Tips for improving your scientific, academic writing

Tips for improving your scientific, academic writing

Whenever someone decides to create a piece of written work there are two important questions they should answer before doing anything else.

  • What is the purpose of this writing?
  • Who is my target audience?

Any attempts at creating a successful bit of writing are likely to fail unless the two questions are adequately addressed.

Once you know why and for who you are creating the work, the style that you use when completing it is often a matter of choice. However, when it comes to academic writing, there is unfortunately  much less wiggle room for authors. This is because academic writing should be objective and logically reach its conclusions. More than this, scientific journals have incredibly strict guidelines for submitted papers. Any deviation from the rules will result in rejection of the paper.

There are a number of things that an author can do to keep their academic submissions in the style most journals currently desire:

1. Purpose and audience

As already mentioned these are the cornerstones for any piece of writing. In scientific papers, the purpose is usually the presentation, dissemination and acceptance of experimental data and the conclusions drawn from it. Your target audience is most likely to be made up of peers working in the same area and with a similar level of knowledge. This helps you to decide the degree of detail and technical depth that you need to explain and helps focus your writing on the most important points.

2. Title

The title of your paper or piece of scientific writing should be as simple and concise as possible. It needs to describe the content of your writing in as few words as possible, without being too technical. After reading the title, the reader should understand the main idea of your research.

3. Planning and structure

Before you dig into the nitty gritty of writing your paper, you should look at it from an overall perspective. Nearly all scientific papers now follow the introduction, method, results, discussion structure, but there are further considerations to make. For example:

• How will you divide up the different elements of your study within each section?

• How will you use figures to represent the results and analysis of your experiments?

Planning ahead and creating a framework for your paper will not only make the final piece more readable, but it will also help you to write it. Your ultimate goal is to structure the paper in a way that will give it the most impact.

4. Formal and impersonal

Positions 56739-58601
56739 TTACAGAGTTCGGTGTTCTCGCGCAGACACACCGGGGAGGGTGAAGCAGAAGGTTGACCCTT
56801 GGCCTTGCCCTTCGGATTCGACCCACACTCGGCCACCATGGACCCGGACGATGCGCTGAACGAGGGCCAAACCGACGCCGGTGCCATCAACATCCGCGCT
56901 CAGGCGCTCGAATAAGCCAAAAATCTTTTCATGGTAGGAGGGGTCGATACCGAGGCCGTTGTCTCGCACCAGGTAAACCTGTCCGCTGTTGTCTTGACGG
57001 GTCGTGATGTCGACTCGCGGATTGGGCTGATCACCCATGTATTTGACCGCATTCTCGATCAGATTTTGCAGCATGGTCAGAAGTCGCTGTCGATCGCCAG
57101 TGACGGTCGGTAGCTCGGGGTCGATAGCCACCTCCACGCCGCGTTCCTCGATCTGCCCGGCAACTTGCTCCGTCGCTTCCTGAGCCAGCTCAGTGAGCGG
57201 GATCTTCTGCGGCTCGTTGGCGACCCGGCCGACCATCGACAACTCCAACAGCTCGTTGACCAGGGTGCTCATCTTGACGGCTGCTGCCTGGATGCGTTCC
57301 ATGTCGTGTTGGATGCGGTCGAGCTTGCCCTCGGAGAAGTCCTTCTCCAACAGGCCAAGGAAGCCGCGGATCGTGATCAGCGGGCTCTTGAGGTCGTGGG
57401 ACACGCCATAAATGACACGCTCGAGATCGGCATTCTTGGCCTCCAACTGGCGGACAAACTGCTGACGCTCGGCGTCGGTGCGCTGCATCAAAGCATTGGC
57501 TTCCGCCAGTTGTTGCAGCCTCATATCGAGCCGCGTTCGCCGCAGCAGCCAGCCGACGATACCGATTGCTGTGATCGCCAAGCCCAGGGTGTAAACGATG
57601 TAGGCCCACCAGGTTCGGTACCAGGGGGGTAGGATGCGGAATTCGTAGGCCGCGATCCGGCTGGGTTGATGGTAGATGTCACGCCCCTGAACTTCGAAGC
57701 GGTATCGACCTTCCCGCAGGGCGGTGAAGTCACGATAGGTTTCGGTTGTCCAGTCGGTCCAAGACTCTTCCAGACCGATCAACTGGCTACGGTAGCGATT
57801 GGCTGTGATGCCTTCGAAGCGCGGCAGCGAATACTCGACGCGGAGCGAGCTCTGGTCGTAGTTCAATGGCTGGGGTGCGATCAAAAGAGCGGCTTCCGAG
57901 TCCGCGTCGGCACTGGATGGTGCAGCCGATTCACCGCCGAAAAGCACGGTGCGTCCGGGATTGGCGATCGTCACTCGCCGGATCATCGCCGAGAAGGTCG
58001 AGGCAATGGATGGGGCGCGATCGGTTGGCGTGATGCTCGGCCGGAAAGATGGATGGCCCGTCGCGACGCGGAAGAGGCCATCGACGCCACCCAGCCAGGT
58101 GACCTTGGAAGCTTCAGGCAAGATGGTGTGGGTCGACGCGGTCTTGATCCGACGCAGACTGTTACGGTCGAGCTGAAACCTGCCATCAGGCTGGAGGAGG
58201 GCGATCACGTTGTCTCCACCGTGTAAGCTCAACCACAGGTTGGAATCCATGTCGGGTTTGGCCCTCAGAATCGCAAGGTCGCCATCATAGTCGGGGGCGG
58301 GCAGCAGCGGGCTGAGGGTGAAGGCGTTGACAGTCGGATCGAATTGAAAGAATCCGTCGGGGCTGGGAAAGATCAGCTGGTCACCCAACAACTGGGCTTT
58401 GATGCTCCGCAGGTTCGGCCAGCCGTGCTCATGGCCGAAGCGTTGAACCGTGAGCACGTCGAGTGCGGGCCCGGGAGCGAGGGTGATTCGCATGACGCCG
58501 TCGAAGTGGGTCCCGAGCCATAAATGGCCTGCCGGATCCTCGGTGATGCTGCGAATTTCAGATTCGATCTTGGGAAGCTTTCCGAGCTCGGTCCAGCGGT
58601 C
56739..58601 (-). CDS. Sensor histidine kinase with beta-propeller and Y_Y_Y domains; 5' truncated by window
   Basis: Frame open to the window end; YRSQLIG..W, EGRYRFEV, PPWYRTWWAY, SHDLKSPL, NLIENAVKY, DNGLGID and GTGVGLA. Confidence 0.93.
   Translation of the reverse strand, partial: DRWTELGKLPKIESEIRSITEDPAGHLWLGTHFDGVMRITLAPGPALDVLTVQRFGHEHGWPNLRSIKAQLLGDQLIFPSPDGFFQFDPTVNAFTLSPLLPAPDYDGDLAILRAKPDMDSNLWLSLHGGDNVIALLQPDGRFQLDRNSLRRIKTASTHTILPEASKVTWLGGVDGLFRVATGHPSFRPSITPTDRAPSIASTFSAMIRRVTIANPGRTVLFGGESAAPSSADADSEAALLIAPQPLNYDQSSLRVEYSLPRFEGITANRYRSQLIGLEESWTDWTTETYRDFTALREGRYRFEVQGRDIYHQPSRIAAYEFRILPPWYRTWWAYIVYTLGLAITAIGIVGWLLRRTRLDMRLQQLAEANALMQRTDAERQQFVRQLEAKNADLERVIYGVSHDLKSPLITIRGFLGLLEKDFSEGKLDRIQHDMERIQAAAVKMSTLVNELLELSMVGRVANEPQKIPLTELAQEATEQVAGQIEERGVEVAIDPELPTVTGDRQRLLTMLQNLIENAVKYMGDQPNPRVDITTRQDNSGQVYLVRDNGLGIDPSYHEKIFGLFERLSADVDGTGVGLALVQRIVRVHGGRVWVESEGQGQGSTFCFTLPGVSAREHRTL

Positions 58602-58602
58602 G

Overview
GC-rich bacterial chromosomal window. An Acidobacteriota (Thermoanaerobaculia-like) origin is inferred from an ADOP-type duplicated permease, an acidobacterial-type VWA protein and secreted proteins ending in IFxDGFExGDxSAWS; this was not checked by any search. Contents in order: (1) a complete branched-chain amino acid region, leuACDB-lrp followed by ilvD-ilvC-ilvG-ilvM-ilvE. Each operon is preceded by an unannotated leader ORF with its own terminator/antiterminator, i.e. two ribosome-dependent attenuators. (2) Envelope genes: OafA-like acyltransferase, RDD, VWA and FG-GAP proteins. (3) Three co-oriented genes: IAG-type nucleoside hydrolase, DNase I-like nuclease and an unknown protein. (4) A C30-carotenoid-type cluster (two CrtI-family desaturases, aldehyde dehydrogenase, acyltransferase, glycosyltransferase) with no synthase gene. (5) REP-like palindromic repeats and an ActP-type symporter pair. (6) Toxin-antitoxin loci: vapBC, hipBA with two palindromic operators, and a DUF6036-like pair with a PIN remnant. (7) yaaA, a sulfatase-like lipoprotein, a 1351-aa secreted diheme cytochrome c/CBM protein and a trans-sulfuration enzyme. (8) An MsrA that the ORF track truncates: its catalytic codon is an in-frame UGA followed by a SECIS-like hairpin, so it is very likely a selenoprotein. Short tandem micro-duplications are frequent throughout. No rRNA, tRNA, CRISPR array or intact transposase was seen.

Your work will be a piece of professional writing to be read and discussed in a professional setting. Therefore, it should be written in a professional style. One method to make your writing feel more objective is to eliminate the use of personal pronouns. Using “I” and “we” distracts the reader from the fact that what you’re saying is valid no matter who is doing it.

Another rule to consider is that this piece of writing must stand on its own. It is not a discussion; the reader can’t easily ask for clarification or expansion. One particular way to remove the element of conversation from the writing is to do away with contractions. For example, don't write 'it’s', use 'it is'.

Another way to remove the conversational element is to use formal, scientific language rather than informal language. For example, ‘investigate’ rather than ‘look into’ and ‘conducted’ rather than ‘did’.

5. Concise and consistent

In academic writing, your words should be thought of as precious commodities. Do not use more words than necessary and do not repeat yourself. Be concise. Writing short sentences rather than long, potentially confusing sentences will help your writing be better understood and reduce the likelihood of anything being misinterpreted.

To maintain credibility, be consistent in your style. It may be a matter of opinion whether you should write something one way or another, but by remaining consistent, it shows that you have considered your options and made a decision. This demonstrates that you are taking the topic seriously and have made considered choices to help you communicate your point.

5. Proofread

Always ensure you leave yourself enough time to proofread your writing. If you complete your work well before the deadline, you can proofread your writing with fresh eyes after taking a break from it for a day or two. When proofreading, check the phrasing of your sentences as well as the punctuation and overall structure of your writing. Make sure that your writing is structured logically, your sentences are concise and coherent, and the writing conveys what you are trying to say.

For a more in-depth guide on specific rules for writing formal scientific documents try this article from Dr James A. Bednar. Alternatively, read Scientifica’s 7 tips to get your first paper published for more information on writing academic papers.

Read our tips for communicating your scientific research to non-experts, for advice on writing about or presenting your research to those who aren't experts in your field.

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